[The $666 figure] is a universally understood symbol of the Antichrist or Devil — one of our culture’s most violent religious images. Implicitly, but unmistakably and obviously intentionally, [the Dean] used his powers to set faculty salaries as an occasion to brand his perceived opponents as the Antichrist.

The mind boggles. Although a $5000 merit band doesn’t sound bad at all in this economy.

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Good Speech for 1Ls (and Others) to Hear

Anthony Casey Addresses Entering Students at University of Chicago Law School is a fine introduction to what matters in law school.

A sample:

If you believe the op-ed pieces in newspapers and the blogs spread across the Internet, you may think you are here just to learn how to read law and to prepare to take the bar exam in three years. That view is a surefire way to waste your time here. People quite ignorant of what a good lawyer does will tell you that law school should be shorter, that law school should teach students how to pass the bar, that law students learn too much theory.

I am going to let you in on a secret. The bar exam is a memory test. You had the skills to take the bar exam when you were a freshman in high school. You certainly don’t need three years to prepare for it. That is true. But passing the bar does not make someone a good lawyer. It just makes them a lawyer. And if you think that is enough, I can direct you to a thousand websites and jokes about things that went wrong when “just lawyers” were trusted with important problems.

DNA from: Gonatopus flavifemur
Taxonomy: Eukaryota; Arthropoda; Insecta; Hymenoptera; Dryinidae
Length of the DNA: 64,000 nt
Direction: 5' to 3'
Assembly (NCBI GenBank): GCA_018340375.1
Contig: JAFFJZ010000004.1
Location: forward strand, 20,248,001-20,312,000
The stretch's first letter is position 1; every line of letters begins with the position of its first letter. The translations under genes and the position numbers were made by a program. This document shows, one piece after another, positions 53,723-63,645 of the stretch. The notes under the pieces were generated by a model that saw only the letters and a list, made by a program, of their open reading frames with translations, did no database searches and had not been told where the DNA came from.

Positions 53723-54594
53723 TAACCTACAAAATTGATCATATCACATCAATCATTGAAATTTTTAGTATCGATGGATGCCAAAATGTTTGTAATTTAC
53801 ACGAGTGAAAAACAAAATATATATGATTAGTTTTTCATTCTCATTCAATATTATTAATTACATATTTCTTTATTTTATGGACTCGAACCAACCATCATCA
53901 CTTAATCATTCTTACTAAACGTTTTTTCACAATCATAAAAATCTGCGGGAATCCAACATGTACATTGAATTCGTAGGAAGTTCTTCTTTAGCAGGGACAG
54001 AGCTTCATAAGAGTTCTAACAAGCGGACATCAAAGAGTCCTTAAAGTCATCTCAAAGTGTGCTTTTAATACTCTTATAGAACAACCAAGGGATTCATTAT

What differentiates good lawyers – graduates from this law school – is the ability to advise clients about what those laws and documents actually mean in the real world, how they affect human interaction, and most importantly, how those effects can be changed.

To prepare you for this – and we do prepare you for this – we will teach you to explore how rules, policy, and human behavior interact. It is precisely for this reason that law school is (more than any other area of study) so interdisciplinary. You cannot understand the rights that a lender will exercise against a bankrupt corporation without understanding finance, economics, psychology, political theory, and philosophy, to name a few.

All of that is to say that the world, or at least those who are most noisy on the Internet, misunderstand both the practice and the study of law. They will tell you that lawyers create chaos and academics don’t care about the real world. Do not be taken in by this.

Spotted via Leiter.

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This Is Fun

Law and Law School in Six Words from the Marquette University Law School Faculty Blog.

My favorites so far are:

  • “It depends” worked most days
  • For sale: law degree, no promises.
  • No better preparation for serving humanity.

It’s not as easy as it looks.

(spotted via WSJ Blog, Describing Law School in Six Words) which also has some including, “‘But I’m tenured!’ the professor replied.” and “The former dean pleaded not guilty.” –which I think tells us something about the WSJ.